Sociology Journal: Dialectic Reading on “Driving Discontinuance And Quality Of Life Among Elderly” by Joseph M. Pellerito Jr.


What questions did the text/chapter raise? How did the text answer this question? How does the answer match our own ideas and experiences?
What is driving retirement and what consequences exist for it? In the text, the discussion of driving retirement revolves mainly around both elderly men and women.  Driving retirement is the act of excluding oneself from driving a vehicle among society.  People who take themselves upon driving retirement are due to compulsory reasons (forced to quit driving) or voluntary reasons (because of known personal health factors for example).  From studies within the text, mostly negative consequences are associated with driving retirement.  Examples include, but are not limited to, the following: 1) diminished spontaneity, 2) feelings of being a burden on family members, and 3) a perceived loss of social status.  Also, both men and women perceive driving retirement differently.  Women see driving retirement having more of an impact on their social lives, whereas men see it impact more to their personal morale. Driving retirement may be seen as a personal punishment to oneself.  I can relate as I possibly may be involved in getting my license revoked from drunk driving or speeding for example.  There is a sense of freedom when one drives.  The open roads allow us to go anywhere we want that walking may not be capable of taking us there.  I also understand that driving is a privilege and not a right, so I appreciate the fact that I am able to drive anywhere and anytime I want.  When I get older, I would want regulations that seem fair to me to have myself being revoked from driving.  I do not want to be force to not drive when I know and that my record shows that I am indeed still a safe driver.  Or, at least I would like to see a special kind of transportation or deals for seniors to get around.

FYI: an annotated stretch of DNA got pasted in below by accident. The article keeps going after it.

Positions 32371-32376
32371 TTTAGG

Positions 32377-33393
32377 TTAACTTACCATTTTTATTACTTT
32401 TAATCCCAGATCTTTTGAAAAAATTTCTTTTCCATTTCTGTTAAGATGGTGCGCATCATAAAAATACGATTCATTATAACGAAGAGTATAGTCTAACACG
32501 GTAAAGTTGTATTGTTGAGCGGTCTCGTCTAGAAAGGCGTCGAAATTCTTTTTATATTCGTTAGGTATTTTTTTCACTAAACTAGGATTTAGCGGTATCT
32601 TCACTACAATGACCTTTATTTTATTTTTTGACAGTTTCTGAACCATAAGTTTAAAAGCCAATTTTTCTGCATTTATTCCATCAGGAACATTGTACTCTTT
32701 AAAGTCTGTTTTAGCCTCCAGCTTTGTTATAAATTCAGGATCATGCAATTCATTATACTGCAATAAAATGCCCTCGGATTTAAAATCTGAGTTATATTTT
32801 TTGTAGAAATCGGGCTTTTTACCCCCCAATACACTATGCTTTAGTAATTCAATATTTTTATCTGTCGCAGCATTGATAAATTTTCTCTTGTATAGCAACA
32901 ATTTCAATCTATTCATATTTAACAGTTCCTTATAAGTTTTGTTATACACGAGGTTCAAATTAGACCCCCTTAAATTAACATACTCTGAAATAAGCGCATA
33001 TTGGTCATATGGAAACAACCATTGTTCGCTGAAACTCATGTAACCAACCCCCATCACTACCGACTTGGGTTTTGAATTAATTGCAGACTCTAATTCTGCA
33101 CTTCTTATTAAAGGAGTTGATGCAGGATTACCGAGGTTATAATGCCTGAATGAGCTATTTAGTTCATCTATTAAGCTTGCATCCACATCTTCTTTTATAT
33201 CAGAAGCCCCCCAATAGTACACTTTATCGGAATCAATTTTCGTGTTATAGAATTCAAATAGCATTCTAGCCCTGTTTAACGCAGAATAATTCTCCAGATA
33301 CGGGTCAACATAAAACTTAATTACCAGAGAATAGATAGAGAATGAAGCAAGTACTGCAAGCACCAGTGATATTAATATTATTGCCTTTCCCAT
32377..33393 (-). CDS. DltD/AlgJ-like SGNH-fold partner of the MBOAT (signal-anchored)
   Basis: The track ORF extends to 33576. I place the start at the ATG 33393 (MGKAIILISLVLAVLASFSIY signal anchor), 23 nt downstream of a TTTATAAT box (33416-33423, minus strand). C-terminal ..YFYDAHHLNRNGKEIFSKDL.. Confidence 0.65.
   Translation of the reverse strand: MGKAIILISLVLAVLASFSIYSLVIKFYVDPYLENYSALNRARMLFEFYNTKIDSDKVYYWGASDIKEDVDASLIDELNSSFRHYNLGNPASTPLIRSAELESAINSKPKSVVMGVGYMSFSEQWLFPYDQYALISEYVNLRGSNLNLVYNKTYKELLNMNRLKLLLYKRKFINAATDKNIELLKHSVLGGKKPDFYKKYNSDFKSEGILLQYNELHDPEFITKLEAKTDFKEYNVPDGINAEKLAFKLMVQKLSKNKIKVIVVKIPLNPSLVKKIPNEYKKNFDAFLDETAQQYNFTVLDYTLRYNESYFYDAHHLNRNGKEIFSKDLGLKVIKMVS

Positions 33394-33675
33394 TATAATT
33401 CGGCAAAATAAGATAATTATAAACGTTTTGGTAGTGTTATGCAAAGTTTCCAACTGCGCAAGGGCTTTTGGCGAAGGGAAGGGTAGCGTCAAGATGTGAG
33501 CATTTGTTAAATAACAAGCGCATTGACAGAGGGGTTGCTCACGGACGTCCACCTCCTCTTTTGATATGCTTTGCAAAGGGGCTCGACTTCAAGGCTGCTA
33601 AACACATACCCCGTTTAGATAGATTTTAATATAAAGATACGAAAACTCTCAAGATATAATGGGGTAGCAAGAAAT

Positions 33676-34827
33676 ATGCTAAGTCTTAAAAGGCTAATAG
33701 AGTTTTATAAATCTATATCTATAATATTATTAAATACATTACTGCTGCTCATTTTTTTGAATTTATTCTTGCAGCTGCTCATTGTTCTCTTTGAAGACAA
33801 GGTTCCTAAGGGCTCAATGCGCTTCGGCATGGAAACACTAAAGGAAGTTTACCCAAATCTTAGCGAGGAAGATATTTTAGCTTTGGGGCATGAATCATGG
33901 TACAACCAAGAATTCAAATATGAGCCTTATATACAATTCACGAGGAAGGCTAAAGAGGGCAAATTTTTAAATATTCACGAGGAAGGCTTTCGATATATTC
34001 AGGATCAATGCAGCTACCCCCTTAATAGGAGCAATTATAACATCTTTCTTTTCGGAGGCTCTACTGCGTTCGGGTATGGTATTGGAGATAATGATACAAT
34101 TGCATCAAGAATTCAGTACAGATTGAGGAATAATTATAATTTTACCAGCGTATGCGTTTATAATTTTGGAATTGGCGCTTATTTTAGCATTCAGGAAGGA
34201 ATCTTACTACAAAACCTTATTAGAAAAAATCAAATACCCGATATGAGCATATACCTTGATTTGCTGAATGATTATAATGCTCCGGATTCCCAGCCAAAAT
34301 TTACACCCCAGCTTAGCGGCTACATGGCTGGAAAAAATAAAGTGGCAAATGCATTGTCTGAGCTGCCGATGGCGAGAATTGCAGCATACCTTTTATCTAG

What are the associations of the self to driving retirement? The text employs many sociological perspectives to bracket together driving retirement.  One of them includes symbolic interactionism.  This perspective is specifically looked at how older people see themselves influenced by the broader societal view as seniors as a group.  Their competence level and their driving skills are also discussed here.  Mead’s view of the self is also described.  This perspective is meant by the person is at the core of the symbolic interactionism.  More of Mead’s view is talked about by Blumer (the self can be “active” and “adaptive”) with associations of Cooley’s the looking-glass self (a person’s self grows from interaction with others and that an individual’s self-awareness is a reflection of the ideas about himself that she or he attributes to the minds of others).  Overall, driving retirement and the self goes into deeper context made by the text to show that socially and psychologically how it may affect oneself. By understanding the sociological perspectives, one can understand driving retirement in a deeper context.  From obtaining a driver’s license is one going through and/or having a rite of passage.  The times we spent driving may be unconsciously recorded.  But, until that one day when driving retirement comes upon us, we will realize the associations of being able to drive and not being able to drive.  Socially and psychological, this can be devastating to oneself.

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